Half of the top ten best sellers in the Evangelical Christian Publishers Association are colouring books. "Coloring itself cannot be called art therapy", an expert says.
Coloring books are no longer just for the children. In fact, adult coloring books are all the rage right now.
Last year, sales of coloring books in the US shot up from 1 million to 12 million units. On Amazon, they are in five of the top 20 slots.
And though the first commercially successful adult coloring books were published in 2012 and 2013, the once-niche hobby has now grown into a full-on trend, with everyone from researchers at Johns Hopkins University to the editors of Yoga Journal suggesting coloring as an alternative to meditation.
According to the American Art Therapy Association, art therapy is a mental health profession in which the process of making and creating artwork is used to "explore feelings, reconcile emotional conflicts, foster self-awareness, manage behavior and addictions, develop social skills, improve reality orientation, reduce anxiety and increase self-esteem."
However, it is important to note that using an adult coloring book is not exactly the same as completing an art therapy session. "Coloring itself cannot be called art therapy because art therapy relies on the relationship between the client and the therapist," says Marygrace Berberian, a certified art therapist and the Clinical Assistant Professor and Program Coordinator for the Graduate Art Therapy Program at NYU.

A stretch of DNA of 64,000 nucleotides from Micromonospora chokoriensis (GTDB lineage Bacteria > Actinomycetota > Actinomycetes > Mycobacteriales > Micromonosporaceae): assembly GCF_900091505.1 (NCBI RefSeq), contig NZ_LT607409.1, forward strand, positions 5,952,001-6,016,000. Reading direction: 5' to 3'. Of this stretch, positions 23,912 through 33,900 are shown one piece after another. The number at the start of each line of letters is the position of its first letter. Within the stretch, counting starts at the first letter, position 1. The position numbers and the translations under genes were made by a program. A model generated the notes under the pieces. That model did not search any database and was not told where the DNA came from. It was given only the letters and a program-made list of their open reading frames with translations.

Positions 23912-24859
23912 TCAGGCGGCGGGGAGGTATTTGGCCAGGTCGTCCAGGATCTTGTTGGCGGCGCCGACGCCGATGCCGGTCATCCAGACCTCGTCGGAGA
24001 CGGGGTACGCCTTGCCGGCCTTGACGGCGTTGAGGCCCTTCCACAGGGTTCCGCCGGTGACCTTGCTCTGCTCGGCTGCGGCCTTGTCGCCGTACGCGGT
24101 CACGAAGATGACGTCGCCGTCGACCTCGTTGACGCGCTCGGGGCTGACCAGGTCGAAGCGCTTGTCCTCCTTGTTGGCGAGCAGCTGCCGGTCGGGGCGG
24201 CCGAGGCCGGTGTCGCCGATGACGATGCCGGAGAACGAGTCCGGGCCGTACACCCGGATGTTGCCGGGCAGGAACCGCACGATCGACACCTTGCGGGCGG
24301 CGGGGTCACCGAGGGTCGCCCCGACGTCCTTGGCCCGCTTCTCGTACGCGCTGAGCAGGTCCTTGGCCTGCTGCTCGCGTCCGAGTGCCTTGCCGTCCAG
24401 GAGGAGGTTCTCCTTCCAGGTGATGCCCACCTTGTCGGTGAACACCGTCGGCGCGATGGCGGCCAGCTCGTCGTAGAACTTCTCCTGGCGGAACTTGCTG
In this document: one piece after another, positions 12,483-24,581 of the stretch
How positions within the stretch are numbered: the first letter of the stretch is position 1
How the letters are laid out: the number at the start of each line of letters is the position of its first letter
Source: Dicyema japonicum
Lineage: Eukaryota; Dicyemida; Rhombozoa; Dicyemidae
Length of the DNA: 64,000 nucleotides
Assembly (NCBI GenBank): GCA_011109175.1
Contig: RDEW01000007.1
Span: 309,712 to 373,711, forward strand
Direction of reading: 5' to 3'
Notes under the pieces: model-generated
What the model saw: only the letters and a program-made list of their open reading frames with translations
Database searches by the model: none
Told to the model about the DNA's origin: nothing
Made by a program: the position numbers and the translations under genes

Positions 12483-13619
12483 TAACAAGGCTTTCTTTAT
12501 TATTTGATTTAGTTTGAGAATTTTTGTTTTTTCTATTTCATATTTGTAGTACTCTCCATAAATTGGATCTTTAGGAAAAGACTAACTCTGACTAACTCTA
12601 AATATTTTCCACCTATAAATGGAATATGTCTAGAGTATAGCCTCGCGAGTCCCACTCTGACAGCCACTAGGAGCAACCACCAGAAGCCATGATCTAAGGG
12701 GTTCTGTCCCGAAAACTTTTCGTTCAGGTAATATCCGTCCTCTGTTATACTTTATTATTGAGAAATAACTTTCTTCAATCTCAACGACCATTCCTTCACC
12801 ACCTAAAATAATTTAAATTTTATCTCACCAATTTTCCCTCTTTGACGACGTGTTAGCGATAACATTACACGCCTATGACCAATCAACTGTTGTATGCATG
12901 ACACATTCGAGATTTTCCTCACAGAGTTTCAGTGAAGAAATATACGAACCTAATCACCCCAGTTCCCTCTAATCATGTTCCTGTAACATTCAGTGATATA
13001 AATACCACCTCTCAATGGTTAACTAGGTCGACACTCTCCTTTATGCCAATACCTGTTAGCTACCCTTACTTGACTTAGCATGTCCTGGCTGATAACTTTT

CHRISTIAN COLOURING BOOKS
The niche-ing out has extended to religion, moving beyond general Christian colouring books into more, specific, even minority religions.
Christian colouring books are the ones with the greatest number of titles, as Christian publishing houses were the quickest to spin off the adult colouring book craze.
Actually, half of the top ten best sellers for May in the Evangelical Christian Publishers Association (EPCA) are colouring books.
COLORING BOOKS IN ALL RELIGIONS
There are also a great variety of Catholic and Buddhist colouring books, while Jewish adult books are just beginning to take off,
Islam forbids the making of icons, but artists are working within this framework by doing what Islamic artists have done for centuries: drawing Muslim geometric motifs and calligraphy. Until recently, grown-up Muslim colourers had to rely on single-page downloads or self-published bundles of faith-based illustrations.
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